Day 325: “Shooter” feat. Robin Thicke – Tha Carter II, 2005
“To the radio stations, I’m tired of being patient / Stop being rapper racists, region haters.” It’s weird to think about now, in the internet era where the world is flat and Atlanta is the capital of the hip-hop industry, but there was a time when one of the most substantial barriers to Lil Wayne proving he was the best rapper alive was simply that he was from the South. Never mind that Wayne modeled his career and his music after Jay-Z. Never mind that he had rapped over all kinds of beats. It had been a decade since Andre 3000 told the Source Awards that the South had something to say, and plenty of people were still entirely unconvinced. I don’t know if “Shooter” convinced them. But at least it aired out what every rapper from the South—hell, every rap fan from the South—was thinking: “This is Southern, face it / If we too simple then y’all don’t get the basics.”
In an interview with the Village Voice in 2006, Lil Wayne reflected on the message of the song and the way that perception of the South had changed over the years. “It’s changed, but not because of me,” he said. “It’s changed that people look at the South very differently now because of me and a whole lot of others. I cannot forget them, can’t even think about it without thinking about them. I’ve been trying my whole career, and they’ve been sleeping on me and they’re finally listening, and I got a lot of people to thank for that.”
He’s right, of course, but there’s no denying that Wayne was a big part of the regional shift himself. When he raps, “So many doubt ’cause I come from the South / but when I open up my mouth, all bullets come out,” he’s throwing down the gauntlet. It wasn’t the first time, but nonetheless critics took note. Much of the Pitchfork review of Tha Carter II focuses on the impact of “Shooter,” the way that Wayne basically swipes Robin Thicke’s song out from under him. In that same Village Voice interview, the interviewer, Tom Breihan, tells Wayne the song reminds him of “Hard Knock Life,” which prompts Wayne to excitedly explain that he and his friends had discussed the importance of having a “Hard Knock Life” of his own and that it’s great news if “Shooter” can be that song for him. It’s definitely a fan favorite, although it never charted as well as people seemed to be hoping for around that time. It did make it onto both Wayne’s album and Robin Thicke’s album, despite having already appeared in its non-rap, original form on another Robin Thicke album. Lil Wayne told the story of how it happened to the Voice:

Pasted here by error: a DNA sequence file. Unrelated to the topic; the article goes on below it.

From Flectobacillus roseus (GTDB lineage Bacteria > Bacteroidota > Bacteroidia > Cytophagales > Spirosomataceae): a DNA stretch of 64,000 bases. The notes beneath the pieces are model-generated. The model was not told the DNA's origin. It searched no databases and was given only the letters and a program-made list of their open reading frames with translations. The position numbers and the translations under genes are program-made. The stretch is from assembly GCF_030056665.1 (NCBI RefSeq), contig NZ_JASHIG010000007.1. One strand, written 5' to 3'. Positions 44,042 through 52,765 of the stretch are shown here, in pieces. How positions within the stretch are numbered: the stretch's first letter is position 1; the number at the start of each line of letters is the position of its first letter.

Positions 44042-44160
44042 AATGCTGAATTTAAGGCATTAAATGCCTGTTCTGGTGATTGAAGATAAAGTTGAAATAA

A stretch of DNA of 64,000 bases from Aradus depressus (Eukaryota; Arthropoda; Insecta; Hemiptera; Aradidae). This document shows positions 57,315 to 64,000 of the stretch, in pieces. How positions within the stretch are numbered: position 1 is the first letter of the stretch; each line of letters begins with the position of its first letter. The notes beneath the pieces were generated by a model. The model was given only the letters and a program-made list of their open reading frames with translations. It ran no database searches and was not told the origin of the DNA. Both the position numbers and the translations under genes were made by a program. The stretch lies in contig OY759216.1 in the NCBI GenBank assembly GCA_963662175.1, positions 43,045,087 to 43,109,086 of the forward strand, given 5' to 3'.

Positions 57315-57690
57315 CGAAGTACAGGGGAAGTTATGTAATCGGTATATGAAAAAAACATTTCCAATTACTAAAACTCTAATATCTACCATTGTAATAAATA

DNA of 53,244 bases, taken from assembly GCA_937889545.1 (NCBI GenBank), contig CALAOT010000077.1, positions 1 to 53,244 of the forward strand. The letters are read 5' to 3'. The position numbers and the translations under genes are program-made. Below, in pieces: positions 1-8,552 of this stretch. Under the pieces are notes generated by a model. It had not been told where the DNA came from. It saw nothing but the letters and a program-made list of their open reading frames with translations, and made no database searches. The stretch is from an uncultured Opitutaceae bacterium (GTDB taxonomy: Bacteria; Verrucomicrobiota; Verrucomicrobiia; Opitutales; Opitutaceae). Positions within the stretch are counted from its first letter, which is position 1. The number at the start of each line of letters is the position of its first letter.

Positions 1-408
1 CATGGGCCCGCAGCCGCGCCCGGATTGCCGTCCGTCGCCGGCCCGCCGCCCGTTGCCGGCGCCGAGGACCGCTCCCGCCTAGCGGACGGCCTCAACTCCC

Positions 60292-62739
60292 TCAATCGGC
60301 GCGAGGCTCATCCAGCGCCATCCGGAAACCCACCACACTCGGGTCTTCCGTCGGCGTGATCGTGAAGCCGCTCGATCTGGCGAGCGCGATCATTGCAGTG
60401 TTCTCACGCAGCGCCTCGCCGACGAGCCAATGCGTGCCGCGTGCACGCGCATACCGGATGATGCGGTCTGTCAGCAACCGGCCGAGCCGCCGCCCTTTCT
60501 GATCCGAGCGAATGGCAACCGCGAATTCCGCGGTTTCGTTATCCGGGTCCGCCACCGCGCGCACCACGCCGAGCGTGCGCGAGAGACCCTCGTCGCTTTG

[Robin Thicke] dropped that song on his album in like 2003. That song was already on his album without me. And before I even met him or knew him, I had his album because I liked his single. So when I bought the album, I heard that song, and I used to ride around on it. And in that song, you know, he’s a real jazzy live-band type of artist, so in that song he had a lot of parts where he wasn’t even singing; it was just the band playing. So in my car, when I would ride to it, I would rap to that part all the time. I told my manager at the time that I always liked that song, and I even rapped it for her and everything. We was like, “That’d be hot if we could do it,” but of course it was outside our farthest dreams that we could ever do it. And who knew that Universal collaborated with Motown, and he was signed to Motown, and I met his manager and him at the office one day. I told him about that song and about my idea, and he was like, “Do it, do it, do it.” And he asked me if I could do something for him, and I done it, done it, done it.
The video for the song somewhat hilariously riffs on this concept by imagining that Lil Wayne and Robin Thicke are neighbors who start playing the other’s CD on the stereo, which in each case causes a party to spontaneously appear. It’s a funny image and an oh-so-mid-2000s vibe, but it worked: The two went on to collaborate for Tha Carter III‘s big Katrina song, “Tie My Hands.” But that statement might not have meant as much without “Shooter.” Like basically every other song Wayne released from 2004 to 2006, it was a line in the sand. It was simple, but the rapping was bulletproof, and it got the message across. Who could question that the South had shown up to do business?
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